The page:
Carl -or- Why most of our candidates suck…
Doug types too much...
September 1, 2017
Someone was at the door.
A balding guy with white fringe. Wearing running clothes.
He stuck his hand out when I opened the door.
“Hi, I’m Carl and I’m running for mayor.”
That’s how Carl campaigned for mayor of Rome, New York. He was a runner. And every day on his run, he knocked on doors all over the city. “I want to be your next mayor and I want to know what I can do for you.” And people would tell him what they’d like to see done around town. And when the time came, they voted for him, and after he became mayor, he actually made good on his promises to all those people he’d encountered on his daily runs.
While mayor, he and his delightful wife Susie purchased a defunct town newspaper and re-imagined it. It would be a paper with only good stories about the community. And they stayed true to their vision. Everything about Carl and Susie dripped integrity.
Judy and I met Carl and Susie at an opening night performance for two of my original plays. We didn’t have high hopes. All of our publicity had been stymied. A blizzard whipped the weather into a fury about 90 minutes before show time. No cars showed up in the parking lot. We were set to cancel and call it a night. And then 2 cars plowed their way into the parking lot. Total of 5 people. I looked at Judy and she looked at me.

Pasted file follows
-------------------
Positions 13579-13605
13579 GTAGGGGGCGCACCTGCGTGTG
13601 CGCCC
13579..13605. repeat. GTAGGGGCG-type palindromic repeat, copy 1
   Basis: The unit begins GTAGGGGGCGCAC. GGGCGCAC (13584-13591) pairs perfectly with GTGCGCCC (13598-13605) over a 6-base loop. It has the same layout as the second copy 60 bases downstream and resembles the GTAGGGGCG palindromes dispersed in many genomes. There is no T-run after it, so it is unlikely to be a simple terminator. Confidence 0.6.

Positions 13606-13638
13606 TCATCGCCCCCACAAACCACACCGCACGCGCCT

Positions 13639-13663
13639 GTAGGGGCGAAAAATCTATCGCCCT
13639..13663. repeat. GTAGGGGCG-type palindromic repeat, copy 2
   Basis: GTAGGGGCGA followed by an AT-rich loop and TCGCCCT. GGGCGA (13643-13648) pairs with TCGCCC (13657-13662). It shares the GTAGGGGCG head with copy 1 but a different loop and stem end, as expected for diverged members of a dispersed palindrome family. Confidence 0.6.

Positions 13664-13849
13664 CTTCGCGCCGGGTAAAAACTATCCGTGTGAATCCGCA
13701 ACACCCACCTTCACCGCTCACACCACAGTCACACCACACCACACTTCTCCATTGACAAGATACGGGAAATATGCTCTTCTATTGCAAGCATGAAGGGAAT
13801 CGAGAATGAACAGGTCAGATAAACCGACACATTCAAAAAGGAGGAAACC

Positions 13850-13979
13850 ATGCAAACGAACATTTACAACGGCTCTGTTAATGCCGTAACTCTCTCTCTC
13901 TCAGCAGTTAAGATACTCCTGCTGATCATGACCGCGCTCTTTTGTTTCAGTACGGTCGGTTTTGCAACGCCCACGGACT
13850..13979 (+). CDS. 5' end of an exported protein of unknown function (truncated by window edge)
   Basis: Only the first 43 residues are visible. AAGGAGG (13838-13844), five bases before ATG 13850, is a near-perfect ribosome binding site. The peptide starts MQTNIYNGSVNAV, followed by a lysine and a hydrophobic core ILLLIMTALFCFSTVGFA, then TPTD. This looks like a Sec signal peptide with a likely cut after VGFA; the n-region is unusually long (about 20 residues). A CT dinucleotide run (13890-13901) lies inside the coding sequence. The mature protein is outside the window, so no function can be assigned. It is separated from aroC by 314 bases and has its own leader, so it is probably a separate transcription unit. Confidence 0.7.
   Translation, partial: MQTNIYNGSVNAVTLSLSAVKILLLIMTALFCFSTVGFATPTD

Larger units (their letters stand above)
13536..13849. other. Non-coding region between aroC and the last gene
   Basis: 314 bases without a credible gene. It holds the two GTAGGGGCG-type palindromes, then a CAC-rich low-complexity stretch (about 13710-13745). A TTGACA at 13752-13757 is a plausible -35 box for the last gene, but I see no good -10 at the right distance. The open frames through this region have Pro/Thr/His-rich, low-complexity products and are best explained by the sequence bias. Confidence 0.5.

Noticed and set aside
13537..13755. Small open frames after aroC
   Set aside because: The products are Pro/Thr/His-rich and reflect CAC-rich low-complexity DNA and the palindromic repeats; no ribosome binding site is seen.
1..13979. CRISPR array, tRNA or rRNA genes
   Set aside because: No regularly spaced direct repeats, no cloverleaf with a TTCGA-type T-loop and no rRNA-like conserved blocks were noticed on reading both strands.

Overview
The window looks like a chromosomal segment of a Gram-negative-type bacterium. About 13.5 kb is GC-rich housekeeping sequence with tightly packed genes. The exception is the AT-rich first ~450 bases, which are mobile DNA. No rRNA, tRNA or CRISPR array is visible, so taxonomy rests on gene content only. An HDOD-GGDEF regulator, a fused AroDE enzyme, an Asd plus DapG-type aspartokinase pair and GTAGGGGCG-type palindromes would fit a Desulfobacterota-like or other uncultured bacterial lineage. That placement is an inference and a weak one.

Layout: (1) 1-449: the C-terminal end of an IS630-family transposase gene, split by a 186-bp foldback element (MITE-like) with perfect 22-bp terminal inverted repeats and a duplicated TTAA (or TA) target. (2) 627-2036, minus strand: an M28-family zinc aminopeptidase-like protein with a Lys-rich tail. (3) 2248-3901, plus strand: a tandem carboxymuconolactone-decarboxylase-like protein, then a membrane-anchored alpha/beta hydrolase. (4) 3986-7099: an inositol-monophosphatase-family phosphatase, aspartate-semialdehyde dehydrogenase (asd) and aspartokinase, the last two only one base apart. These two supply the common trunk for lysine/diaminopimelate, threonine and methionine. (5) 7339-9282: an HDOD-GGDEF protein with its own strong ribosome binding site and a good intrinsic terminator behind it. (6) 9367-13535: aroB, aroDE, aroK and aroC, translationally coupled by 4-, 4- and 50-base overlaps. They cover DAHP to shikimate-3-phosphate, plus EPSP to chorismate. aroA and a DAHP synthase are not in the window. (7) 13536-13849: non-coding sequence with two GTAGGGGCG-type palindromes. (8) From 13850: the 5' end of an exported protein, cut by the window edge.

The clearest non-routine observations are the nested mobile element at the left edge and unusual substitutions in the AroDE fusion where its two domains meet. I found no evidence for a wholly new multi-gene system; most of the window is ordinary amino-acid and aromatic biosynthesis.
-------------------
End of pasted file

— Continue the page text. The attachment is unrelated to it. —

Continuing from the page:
“Okay, they made the trip, so let’s go out and kill it.”
And we did. For all 5 people in attendance.
Two days later, a prominent article appeared in the town newspaper. Carl had written all about our show and how good we were and how people needed to support us. That single notice opened the way for 5 years of Combat Theater and many sold out houses.
Just before our 10th wedding anniversary, Carl announced he was running for the New York state senate. A few weeks after that, he quietly dropped out.
Carl and Susie were at our wedding anniversary – a balmy evening spent swilling champagne in our cozy back yard.
There came a time when Carl and I ended up sitting alone on the edge of my porch. I found my moment and asked.
“Carl, why’d you drop out? When I think of someone running for office that has integrity and intelligence and kindness, you’re that person. You’d be Mr. Smith Goes to Washington. We need you.”
He smiled that gentle smile of his and shook his head.
“I thought so, too, Doug.”
“So what happened?”
“From the moment I announced, I got death threats. All anonymous. In my mailbox. In my email. Phone messages. And people who actually came into my yard and slipped notes under my front door. Calling me out as a Jew. Threatening over and over to kill me and my family. That was enough. If it was just me, that’s one thing, but when they start threatening my loved ones, that’s enough. I’m not going to put my family through that.”
And that was that. I got schooled. And I’ve thought about it a lot ever since.
So the next time you wonder to yourself why we can’t seem to find anyone with integrity to run for public office, think about Carl. A man who possessed everything you’d want in a candidate. But soulless trolls silenced him.
Let’s find our civility.
Let’s find our decency.
And somewhere down the road, we might find our Carl.